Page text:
Under The Microscope

Dec. 21, 2004
Trading exchanges, like any joint-venture activity, have the potential to raise antitrust issues.

The potential of online trading exchanges has not only set the B2B world abuzz, it has attracted the attention of federal regulators as well. Since both buying- and selling-based trading exchanges will provide competitors the opportunity to collaborate, they have the potential to impair competition. Covisint, the new automotive industry exchange, for example, is being investigated by the FTC, confirms Howard Shapiro, senior public affairs representative at the agency, although he is mum on the nature of the inquiry. The basic issues of FTC antitrust scrutiny involve sharing of information, ramifications of joint buying or selling, and membership and participation as they affect options of doing business. These issues and others were discussed at an FTC-hosted workshop in Washington at the end of June. Some specific questions being asked include:

  • What mechanisms are included to prevent inappropriate sharing of competitive, confidential information on things like pricing, capacity, and trading patterns?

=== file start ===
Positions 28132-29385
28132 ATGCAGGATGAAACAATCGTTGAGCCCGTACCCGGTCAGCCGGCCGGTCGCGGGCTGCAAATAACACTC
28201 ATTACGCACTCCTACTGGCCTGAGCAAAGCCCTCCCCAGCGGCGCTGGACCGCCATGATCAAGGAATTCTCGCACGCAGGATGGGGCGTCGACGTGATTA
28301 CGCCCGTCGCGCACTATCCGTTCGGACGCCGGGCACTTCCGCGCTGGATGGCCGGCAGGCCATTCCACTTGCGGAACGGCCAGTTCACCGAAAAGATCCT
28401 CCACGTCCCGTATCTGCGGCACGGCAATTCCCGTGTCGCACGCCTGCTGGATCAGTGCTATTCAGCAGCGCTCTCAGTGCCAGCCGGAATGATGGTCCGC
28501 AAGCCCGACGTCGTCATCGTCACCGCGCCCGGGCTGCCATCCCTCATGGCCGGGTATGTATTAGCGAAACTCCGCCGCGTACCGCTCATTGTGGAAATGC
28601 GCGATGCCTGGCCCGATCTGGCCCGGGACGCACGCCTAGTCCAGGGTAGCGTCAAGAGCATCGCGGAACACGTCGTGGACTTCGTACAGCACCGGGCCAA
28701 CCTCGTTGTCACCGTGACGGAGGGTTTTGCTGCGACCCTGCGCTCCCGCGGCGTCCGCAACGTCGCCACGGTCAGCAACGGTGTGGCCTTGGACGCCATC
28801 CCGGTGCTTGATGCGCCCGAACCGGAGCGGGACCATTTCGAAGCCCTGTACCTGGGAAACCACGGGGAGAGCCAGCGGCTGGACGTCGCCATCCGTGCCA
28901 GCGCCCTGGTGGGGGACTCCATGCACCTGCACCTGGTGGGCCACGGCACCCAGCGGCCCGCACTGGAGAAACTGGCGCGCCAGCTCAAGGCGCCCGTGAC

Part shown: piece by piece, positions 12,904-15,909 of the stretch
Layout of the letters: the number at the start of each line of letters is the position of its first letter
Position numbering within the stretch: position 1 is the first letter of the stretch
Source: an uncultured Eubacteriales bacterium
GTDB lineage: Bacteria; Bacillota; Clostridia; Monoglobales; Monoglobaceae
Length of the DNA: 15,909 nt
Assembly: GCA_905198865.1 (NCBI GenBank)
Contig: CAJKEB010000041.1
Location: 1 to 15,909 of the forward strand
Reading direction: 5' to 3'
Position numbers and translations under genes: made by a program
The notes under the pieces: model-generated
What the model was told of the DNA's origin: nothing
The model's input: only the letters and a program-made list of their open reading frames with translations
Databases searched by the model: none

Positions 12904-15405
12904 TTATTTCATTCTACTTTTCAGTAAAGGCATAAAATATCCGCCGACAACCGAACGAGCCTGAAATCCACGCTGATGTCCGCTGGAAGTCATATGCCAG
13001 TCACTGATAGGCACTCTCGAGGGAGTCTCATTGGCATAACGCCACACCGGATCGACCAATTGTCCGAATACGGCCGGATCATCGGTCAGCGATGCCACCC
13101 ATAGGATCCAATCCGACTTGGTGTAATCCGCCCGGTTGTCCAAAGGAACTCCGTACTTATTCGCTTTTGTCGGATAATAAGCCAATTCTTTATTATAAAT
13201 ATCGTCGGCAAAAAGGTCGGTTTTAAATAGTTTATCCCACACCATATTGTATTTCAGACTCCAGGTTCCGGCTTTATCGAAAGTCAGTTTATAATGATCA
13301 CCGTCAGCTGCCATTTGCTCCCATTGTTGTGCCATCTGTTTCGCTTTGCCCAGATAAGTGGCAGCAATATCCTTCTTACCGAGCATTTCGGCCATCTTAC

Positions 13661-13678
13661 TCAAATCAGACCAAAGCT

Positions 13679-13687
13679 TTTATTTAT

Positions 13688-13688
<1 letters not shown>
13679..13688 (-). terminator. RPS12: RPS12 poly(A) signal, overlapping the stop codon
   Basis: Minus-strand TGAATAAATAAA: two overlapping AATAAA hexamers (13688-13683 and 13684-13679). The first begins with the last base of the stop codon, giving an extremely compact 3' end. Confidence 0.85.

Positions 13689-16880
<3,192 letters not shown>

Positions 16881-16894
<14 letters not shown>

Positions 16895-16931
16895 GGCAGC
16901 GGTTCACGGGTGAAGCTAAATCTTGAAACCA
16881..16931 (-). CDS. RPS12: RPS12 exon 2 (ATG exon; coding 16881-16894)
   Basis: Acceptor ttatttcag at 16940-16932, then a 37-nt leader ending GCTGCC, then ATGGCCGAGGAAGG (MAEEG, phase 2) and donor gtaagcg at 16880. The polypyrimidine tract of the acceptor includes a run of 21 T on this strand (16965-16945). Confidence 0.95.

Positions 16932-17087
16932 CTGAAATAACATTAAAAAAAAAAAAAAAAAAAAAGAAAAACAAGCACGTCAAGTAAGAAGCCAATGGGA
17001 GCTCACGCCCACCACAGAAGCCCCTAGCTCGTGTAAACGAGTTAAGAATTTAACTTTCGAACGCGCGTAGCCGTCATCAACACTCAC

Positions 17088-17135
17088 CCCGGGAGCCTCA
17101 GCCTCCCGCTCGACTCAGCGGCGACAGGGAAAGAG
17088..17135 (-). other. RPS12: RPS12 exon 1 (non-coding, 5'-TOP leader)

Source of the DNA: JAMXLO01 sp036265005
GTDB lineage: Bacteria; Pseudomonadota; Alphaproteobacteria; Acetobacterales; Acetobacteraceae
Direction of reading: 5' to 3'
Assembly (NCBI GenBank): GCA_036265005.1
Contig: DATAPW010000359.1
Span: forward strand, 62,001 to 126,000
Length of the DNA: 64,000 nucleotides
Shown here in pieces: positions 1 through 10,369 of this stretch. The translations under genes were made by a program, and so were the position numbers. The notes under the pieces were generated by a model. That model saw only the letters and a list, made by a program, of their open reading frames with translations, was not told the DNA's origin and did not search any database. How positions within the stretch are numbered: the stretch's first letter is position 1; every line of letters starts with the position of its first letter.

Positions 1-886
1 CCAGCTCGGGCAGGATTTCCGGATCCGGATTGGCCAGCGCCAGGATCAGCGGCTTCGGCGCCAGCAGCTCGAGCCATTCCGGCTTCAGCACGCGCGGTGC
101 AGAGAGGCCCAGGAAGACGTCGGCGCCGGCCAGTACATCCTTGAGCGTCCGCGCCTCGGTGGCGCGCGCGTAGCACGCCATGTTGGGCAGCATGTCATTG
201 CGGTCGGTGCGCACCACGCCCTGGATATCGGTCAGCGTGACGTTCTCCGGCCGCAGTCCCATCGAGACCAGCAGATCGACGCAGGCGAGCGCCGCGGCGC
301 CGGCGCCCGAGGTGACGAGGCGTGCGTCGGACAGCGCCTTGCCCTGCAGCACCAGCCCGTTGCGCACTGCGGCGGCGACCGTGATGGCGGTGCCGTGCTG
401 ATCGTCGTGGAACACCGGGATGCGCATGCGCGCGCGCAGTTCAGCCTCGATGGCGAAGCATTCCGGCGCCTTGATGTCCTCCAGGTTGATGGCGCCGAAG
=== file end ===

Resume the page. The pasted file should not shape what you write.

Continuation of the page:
• What opportunities exist for collusion, in particular price fixing or signaling, among competitors of significant market power?
  • Might exchanges take the form of exclusive arrangements that freeze out would-be competitors? "These are all complicated issues," says Susan DeSanti, the FTC's director, policy planning. "But if we learned one thing at our B2B workshop, it is that there are a lot of different business models for the e-business marketplaces. Some of them may raise antitrust issues, some may not. So you cannot talk about it as a global concern about trading marketplaces." Her advice for corporations thinking about participating in a trading exchange? "Just as with any joint venture you should check with antitrust counsel. Are there potential antitrust issues? Yes, but it depends on how the trading exchange is structured. It is very much a case-by-case basis."
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